DAR 16-II Primes Endothelial Cells for Angiogenesis Improving Bone Ingrowth in 3D-Printed BCP Scaffolds and Regeneration of Critically Sized Bone Defects.

Alfayez E, Veschini L, Dettin M, Zamuner A, Gaetani M, Carreca AP, Najman S, Ghanaati S, Coward T, Di Silvio L

Biomolecules 12 (11) 1619 [2022-11-02; online 2022-11-02]

Bone is a highly vascularized tissue and relies on the angiogenesis and response of cells in the immediate environmental niche at the defect site for regeneration. Hence, the ability to control angiogenesis and cellular responses during osteogenesis has important implications in tissue-engineered strategies. Self-assembling ionic-complementary peptides have received much interest as they mimic the natural extracellular matrix. Three-dimensional (3D)-printed biphasic calcium phosphate (BCP) scaffolds coated with self-assembling DAR 16-II peptide provide a support template with the ability to recruit and enhance the adhesion of cells. In vitro studies demonstrated prompt the adhesion of both human umbilical vein endothelial cells (HUVEC) and human mesenchymal stem cells (hMSC), favoring endothelial cell activation toward an angiogenic phenotype. The SEM-EDS and protein micro bicinchoninic acid (BCA) assays demonstrated the efficacy of the coating. Whole proteomic analysis of DAR 16-II-treated HUVECs demonstrated the upregulation of proteins involved in cell adhesion (HABP2), migration (AMOTL1), cytoskeletal re-arrangement (SHC1, TMOD2), immuno-modulation (AMBP, MIF), and morphogenesis (COL4A1). In vivo studies using DAR-16-II-coated scaffolds provided an architectural template, promoting cell colonization, osteogenesis, and angiogenesis. In conclusion, DAR 16-II acts as a proactive angiogenic factor when adsorbed onto BCP scaffolds and provides a simple and effective functionalization step to facilitate the translation of tailored 3D-printed BCP scaffolds for clinical applications.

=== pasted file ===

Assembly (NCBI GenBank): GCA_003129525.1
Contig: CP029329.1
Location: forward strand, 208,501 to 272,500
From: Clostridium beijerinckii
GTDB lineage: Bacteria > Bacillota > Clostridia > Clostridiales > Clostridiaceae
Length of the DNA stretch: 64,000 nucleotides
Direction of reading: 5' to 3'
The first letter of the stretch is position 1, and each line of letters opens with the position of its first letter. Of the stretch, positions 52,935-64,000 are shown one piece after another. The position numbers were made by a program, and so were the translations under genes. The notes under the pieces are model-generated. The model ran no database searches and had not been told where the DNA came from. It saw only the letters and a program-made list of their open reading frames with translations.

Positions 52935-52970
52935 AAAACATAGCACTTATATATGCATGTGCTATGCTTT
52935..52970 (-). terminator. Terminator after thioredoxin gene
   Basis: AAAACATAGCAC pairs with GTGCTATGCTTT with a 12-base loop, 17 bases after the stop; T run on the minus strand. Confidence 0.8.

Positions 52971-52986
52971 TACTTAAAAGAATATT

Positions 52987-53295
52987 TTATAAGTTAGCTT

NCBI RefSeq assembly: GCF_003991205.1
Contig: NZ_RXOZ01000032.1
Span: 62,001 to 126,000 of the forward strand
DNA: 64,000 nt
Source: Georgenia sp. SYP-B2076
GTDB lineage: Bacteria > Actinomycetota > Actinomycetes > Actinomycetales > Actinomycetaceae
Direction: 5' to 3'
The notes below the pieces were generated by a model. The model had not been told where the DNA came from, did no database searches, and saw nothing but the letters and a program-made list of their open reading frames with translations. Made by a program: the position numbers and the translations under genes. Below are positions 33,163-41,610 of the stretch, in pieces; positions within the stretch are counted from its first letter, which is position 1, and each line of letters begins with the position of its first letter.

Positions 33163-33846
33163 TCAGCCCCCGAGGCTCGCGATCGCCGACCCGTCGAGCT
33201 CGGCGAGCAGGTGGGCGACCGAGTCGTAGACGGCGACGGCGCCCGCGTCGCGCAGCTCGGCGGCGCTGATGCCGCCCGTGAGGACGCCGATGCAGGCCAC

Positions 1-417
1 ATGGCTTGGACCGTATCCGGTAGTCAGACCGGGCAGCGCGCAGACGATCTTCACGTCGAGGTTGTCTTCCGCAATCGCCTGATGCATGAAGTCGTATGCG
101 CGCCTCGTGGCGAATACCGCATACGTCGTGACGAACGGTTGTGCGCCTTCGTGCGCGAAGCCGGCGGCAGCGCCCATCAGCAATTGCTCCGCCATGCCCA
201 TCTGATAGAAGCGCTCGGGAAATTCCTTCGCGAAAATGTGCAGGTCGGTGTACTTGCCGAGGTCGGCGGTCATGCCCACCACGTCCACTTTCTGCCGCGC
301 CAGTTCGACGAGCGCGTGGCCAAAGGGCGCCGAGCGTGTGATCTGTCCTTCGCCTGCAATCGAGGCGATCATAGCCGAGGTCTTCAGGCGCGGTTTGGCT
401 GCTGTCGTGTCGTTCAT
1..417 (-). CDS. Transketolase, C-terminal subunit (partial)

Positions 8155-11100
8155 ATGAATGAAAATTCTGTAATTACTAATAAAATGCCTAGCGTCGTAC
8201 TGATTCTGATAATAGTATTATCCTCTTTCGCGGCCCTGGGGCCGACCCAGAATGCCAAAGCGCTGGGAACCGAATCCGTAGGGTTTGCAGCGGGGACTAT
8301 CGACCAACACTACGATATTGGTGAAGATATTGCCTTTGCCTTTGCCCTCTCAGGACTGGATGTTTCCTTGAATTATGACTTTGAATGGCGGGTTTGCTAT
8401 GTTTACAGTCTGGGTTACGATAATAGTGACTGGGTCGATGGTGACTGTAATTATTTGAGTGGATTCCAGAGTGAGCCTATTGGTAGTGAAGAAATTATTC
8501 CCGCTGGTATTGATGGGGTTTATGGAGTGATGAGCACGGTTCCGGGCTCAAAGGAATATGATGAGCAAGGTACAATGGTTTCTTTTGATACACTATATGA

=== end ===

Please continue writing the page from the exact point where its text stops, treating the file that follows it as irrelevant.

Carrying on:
Chemical Proteomics [Collaborative]

PubMed 36358970

DOI 10.3390/biom12111619

Crossref 10.3390/biom12111619

pmc: PMC9687468
pii: biom12111619

Publications 9.5.0